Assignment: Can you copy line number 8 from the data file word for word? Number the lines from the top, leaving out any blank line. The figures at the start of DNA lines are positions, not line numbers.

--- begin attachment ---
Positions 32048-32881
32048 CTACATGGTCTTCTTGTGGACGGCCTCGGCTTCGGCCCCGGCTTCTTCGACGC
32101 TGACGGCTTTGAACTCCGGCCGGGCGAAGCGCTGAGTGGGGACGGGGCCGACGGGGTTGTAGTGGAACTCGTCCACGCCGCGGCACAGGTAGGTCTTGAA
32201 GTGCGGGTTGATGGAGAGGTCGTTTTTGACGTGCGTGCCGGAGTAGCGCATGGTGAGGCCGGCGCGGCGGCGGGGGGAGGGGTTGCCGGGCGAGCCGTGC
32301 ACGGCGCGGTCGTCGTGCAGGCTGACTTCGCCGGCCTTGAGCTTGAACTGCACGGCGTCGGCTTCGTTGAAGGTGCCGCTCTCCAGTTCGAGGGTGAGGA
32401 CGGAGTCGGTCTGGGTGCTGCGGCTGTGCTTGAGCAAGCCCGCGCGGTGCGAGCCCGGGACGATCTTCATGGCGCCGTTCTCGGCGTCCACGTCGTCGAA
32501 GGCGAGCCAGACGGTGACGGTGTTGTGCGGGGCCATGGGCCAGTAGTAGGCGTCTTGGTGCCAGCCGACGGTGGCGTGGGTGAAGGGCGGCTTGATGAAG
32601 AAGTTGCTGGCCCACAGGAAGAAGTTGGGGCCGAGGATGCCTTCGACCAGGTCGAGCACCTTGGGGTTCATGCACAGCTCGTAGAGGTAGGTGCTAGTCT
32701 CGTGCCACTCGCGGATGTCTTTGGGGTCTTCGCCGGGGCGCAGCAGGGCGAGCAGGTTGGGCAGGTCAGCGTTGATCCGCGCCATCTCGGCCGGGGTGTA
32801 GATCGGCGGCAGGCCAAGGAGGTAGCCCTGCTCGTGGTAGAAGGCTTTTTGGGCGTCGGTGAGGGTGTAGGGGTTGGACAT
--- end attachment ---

32601 AAGTTGCTGGCCCACAGGAAGAAGTTGGGGCCGAGGATGCCTTCGACCAGGTCGAGCACCTTGGGGTTCATGCACAGCTCGTAGAGGTAGGTGCTAGTCT